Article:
He also attacks his opponent, Attorney General Andrew Cuomo, for defending the project Lazio has previously criticized Cuomo for his reluctance to investigate the center’s funding sources.
N.Y.C. police and firemen are particularly offended by the ad, saying, “[Lazio’s] actions are as irresponsible as they are reprehensible.”
They have requested that Lazio take the ad off his website.
Khan Appears on A.B.C.
ABC’s “This Week” host Christiane Amanpour invited Cordoba Initiative co-founder, and wife of the Imam, Daisy Khan to her show last Sunday to discuss the debate and how she and her colleagues plan to address it.
“It’s beyond Islamaphobia—it’s hate of Muslims,” she said in the interview. “Everybody is deeply concerned about what’s going on around the nation.”
Khan said the Cordoba Initiative is meeting with concerned 9/11 family members, politicians and others to discuss the issue.
“Right now, [moving the mosque] is not in the plans until we consult with all the stakeholders,” she said.
Joy Levitt, executive director of the Jewish Community Center in Manhattan, also appeared on the show. Khan had reached out to her when Cordoba Initiative initially formed for advice on how to build a cultural community center.
“What this whole controversy has unleashed is a tremendous amount of misinformation opposition to the project, including at the monthly C.B. 1 full-board meeting.
“We’ve been neighbors – we’ve been good neighbors,” Khan continued. “And, as neighbors we feel we want to rebuild our city and our neighborhood.”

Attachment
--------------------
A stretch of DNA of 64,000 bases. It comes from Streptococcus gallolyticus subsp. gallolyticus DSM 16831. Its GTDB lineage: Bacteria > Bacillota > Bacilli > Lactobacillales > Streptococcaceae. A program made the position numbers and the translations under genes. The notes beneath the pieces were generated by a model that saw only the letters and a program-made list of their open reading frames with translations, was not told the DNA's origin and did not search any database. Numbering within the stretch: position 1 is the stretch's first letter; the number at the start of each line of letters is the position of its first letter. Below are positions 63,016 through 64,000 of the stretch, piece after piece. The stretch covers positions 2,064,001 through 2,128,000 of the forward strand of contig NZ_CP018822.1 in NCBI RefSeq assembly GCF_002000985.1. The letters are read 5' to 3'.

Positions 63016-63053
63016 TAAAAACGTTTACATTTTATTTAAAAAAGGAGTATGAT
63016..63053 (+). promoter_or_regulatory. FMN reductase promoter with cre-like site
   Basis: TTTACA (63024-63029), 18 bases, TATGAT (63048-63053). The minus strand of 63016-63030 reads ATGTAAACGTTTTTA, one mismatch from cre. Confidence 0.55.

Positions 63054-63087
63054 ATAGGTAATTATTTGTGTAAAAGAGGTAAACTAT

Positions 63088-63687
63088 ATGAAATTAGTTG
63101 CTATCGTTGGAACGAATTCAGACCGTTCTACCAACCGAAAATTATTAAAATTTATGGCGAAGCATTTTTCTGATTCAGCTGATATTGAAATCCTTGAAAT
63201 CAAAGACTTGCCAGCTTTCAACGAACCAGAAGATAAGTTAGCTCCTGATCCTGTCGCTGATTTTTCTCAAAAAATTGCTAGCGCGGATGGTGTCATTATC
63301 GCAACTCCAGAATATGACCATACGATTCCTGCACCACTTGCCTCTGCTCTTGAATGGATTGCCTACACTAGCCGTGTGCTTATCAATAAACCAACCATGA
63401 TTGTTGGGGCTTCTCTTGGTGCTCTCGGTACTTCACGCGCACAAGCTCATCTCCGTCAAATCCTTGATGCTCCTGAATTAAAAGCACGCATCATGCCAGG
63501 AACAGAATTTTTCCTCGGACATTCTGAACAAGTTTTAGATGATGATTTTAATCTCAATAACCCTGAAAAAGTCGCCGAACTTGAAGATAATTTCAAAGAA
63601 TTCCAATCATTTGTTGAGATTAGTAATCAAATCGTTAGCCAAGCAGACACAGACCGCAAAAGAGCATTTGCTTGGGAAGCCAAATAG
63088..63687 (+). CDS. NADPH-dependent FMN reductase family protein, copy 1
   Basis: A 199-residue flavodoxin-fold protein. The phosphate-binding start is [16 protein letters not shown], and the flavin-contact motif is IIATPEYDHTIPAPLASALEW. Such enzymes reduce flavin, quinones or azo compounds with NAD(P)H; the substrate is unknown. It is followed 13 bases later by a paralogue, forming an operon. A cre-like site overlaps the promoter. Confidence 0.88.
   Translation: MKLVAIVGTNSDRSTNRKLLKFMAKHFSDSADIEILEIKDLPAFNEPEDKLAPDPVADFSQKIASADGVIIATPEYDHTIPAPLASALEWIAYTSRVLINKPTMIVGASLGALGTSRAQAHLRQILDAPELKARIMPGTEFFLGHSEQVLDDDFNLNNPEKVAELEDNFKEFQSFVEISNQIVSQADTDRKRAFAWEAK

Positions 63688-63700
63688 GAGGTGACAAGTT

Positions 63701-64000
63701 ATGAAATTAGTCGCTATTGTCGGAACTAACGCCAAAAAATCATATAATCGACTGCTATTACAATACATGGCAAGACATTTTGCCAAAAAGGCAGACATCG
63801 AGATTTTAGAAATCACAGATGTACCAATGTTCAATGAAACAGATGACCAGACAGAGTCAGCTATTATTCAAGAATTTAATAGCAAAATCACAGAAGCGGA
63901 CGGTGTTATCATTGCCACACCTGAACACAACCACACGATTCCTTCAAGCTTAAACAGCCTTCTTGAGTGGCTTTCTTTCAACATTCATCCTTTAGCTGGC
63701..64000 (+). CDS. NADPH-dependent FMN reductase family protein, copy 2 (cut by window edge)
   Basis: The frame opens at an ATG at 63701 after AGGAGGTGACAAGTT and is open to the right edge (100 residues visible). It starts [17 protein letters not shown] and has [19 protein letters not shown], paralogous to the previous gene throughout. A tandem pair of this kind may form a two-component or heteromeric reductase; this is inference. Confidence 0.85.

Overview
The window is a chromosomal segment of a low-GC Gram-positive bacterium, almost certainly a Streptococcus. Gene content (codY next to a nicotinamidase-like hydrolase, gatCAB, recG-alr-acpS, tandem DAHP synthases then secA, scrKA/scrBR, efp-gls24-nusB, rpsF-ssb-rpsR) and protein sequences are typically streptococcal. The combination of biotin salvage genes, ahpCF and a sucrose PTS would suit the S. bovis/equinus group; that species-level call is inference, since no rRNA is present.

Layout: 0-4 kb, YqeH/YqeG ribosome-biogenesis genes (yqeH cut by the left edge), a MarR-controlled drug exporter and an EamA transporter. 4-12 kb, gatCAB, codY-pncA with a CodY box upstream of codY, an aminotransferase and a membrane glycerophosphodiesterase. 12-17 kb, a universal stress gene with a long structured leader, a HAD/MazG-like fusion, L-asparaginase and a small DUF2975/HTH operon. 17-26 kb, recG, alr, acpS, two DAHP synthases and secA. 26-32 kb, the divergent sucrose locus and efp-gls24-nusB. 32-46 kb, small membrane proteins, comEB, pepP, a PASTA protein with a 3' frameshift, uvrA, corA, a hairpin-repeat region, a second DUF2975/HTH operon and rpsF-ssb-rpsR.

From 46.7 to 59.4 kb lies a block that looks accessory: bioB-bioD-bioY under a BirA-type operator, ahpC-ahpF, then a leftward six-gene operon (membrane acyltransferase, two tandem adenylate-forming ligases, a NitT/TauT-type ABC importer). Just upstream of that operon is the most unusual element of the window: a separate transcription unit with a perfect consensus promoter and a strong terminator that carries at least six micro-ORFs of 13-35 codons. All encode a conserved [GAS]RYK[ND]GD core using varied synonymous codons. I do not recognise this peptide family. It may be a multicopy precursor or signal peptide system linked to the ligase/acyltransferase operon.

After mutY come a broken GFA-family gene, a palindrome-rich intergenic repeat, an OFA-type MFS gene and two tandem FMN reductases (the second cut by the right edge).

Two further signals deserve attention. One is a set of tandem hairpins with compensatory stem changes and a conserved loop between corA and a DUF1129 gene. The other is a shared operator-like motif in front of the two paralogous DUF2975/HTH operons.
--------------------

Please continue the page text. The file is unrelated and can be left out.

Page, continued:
A host of republicans have attacked Cordoba. Amanpour played a clip of former Republican Speaker of the House Newt Gingerich from a recent a Fox News interview, “Nazis don’t have the right to put a sign next to the Holocaust museum in Washington; we would never accept the Japanese putting up a site next to Pearl Harbor. There is no reason to accept a mosque next to the World Trade Center.”
“[Gingerich] has never been to Tribeca, to our mosque which has been there for 27 years only 12 blocks away from Ground Zero, “Khan replied.
There is still no time frame for the project. Khan told Amanpour that the project is still a long ways off. Cordoba still needs to establish a board and a financial committee, she said, to come up with a fundraising strategy.
“We have promised that we will work with the charities bureau, that we will adhere to the highest and strictest guidelines set forth by the Treasury Department, because there is so much angst about this,” Khan said.
She didn’t comment directly on the amount of money the project leaders have already raised. According to various media reports, the Cordoba Initiative has less than one-fifth of the total $100 million the project demands.